Further Down the Road

After conducting my course review last week, I was shocked to find out how much of my course I had completed and equally shocked to realize how much I still had to do in order to finish. I was extremely happy with what I had accomplished: the course information documents were (almost!) complete and are cohesive in tone and verbiage.  The  required redundancy is very helpful for students; moving through my course blocks, I can see how the eye seeks to find similar colors,  font sizes, and textual patterns on pages in order to make advanced – sort of visual or imaginal –  meaning of the text prior to making literal meaning.  We humans sure do love our patterns!   This is an aspect of  digital literacy that I find so intriguing:  the ability and opportunity to make non-verbal meaning out of images with the attendant, agreed-upon value of this type of meaning.  It’s sort of a blend of reading and the visual arts or the expression, “A picture is worth a thousand words” reaching full fruition.

I also realized I had left out a number of important course documents and neglected a few very important caveats. I had no “next steps” document and I had totally forgotten the course calendar.  I also had to revise my blog discussion to include a “Do you know this is accessible by the world?” message.  Much revision of my evaluation documents, including the drafting of work samples, took up a lot of time in this second week of the module.  I struggled with this because when I adapt this course to Student Teaching Seminar in the fall, it is a satisfactory/fail- graded course.  I spent a lot of time refining the evaluation section of the course information documents even though I will not be able to use them for EED406.    I kept telling myself, “You need the experience if you want to be an instructional designer!” Not every course I write is going to be S/F and I have to look at all scenarios as possibilities, keeping an open disposition toward training and learning. I also did a great amount of work on my modules:  with the exception of Module 2 and, to a lesser extent, Module 1, the modules needed to be much better developed.  I still have two modules to complete, but my IceBreaker module and Modules 1 – 3 are ready to be be looked at for the final check.

As I said in my course review document, overall, I am really satisfied with EED406 thus far. I think it is engaging and warm, a “place” in which candidates will enjoy being together. I believe they will be excited to discuss their experiences in forum! So often, candidates feel alone in their student teaching placements after having studied with classmates for a number of years; this can be the place where they reconnect weekly to share stories of progress or setback. I just need to make sure I am there – in the course – with them frequently and that I boldly keep up with management and facilitation tasks.  Now, as we close out Module 5, I would say that I am 80% finished with my course.  I have two modules left to gussy up,but because of the redundancy of the course activities, much of this is cut and paste, color-code, and check-the-links to align them with the corresponding module question area.  I have also to pull together a mini rubric for a webinar activity.  I made great progress this week due to the checklist.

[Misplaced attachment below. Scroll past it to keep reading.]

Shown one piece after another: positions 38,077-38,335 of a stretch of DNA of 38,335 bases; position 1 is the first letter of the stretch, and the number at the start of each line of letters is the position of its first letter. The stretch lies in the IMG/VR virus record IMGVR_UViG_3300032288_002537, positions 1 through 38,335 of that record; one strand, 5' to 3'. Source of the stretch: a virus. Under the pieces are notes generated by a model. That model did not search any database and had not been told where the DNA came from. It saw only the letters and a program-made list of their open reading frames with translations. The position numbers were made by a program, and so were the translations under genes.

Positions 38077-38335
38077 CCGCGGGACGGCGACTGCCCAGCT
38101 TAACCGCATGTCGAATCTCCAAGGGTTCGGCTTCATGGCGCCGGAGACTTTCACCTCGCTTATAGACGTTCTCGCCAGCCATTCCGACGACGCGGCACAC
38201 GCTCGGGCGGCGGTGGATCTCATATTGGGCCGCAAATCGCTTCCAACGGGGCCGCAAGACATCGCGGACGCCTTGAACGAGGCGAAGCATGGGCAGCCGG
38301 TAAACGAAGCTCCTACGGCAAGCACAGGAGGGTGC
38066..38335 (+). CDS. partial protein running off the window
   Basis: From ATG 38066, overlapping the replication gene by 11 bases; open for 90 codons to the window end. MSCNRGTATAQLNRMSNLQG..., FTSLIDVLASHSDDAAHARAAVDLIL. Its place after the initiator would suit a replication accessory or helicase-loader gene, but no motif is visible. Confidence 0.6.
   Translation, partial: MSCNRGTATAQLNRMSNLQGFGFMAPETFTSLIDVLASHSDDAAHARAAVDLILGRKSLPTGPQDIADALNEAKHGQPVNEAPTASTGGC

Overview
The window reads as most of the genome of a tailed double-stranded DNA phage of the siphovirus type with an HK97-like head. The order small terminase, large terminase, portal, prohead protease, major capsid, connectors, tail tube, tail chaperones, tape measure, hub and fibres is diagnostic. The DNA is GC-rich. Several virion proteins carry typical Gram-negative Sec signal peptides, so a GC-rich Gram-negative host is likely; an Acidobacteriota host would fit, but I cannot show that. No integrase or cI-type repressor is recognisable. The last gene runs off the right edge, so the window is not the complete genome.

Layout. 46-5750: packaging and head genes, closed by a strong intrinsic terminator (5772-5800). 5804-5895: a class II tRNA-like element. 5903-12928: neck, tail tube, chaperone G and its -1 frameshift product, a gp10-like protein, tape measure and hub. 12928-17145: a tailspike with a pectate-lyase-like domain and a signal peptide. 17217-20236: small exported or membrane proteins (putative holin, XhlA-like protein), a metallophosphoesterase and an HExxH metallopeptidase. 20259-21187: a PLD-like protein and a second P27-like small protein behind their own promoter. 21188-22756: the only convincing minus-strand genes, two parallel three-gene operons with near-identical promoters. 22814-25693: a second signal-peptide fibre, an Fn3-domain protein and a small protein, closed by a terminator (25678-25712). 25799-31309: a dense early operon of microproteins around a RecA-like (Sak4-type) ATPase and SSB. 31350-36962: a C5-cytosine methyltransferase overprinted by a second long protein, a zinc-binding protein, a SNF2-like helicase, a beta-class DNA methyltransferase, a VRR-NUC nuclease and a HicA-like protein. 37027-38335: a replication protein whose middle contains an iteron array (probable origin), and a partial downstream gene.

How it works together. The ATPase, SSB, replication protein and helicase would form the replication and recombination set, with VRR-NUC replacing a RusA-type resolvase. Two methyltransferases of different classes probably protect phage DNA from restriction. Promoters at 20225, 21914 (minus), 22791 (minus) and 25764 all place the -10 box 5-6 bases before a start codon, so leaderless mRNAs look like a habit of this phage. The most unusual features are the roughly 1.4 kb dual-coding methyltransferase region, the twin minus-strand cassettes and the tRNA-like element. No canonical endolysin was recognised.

Drat that Reflection! It’s Always Right!

How are you applying what you have learned so far to your own course?

So far, I see that I am observing some of Chickering and Gamson’s principles.  I hope I am designing a good amount of interactivity into the course to encourage cooperation among students.  A Web 2.0 tool-dedicated Help! forum allows students to support each other in learning to use a different Web 2.0 tool in each module.  This ensures that the requests for help appear where they will be seen by all candidates, not just those who need help.  A separate, Connections forum allows students to share their experience of applying course content when at their student teaching placements. Students must read and comment on the blogs and Diigo posts of (at minimum) two classmates in each module.  While I realize group projects and collaborative learning are exciting ways to engage students cooperatively, the nature of the student teaching semester is determining the methods and degrees of interactivity I can expect students to achieve. This is also only the second iteration of the course.

I think one of the best aspects of EED406 is that everything the students learn is applied to their teaching practice to encourage active learning.  One activity that I am especially excited to observe is the students tweeting from their placements when they make a course- to- practice connection.  I am intrigued by the immediacy and brevity of Twitter as a blogging tool.

Another important activity in my course is the use of Diigo, which illustrates the point made by Alex that  an area for shared references and a class-annotated bibliography should be created.   I just have a feeling that students will really be appreciative of the development of a professional library that grows in multiples of twenty-two with just one contribution each time.  Hopefully, this experience of munificence will increase trust and a sense of community as good discussions take place around the resources they find for each other.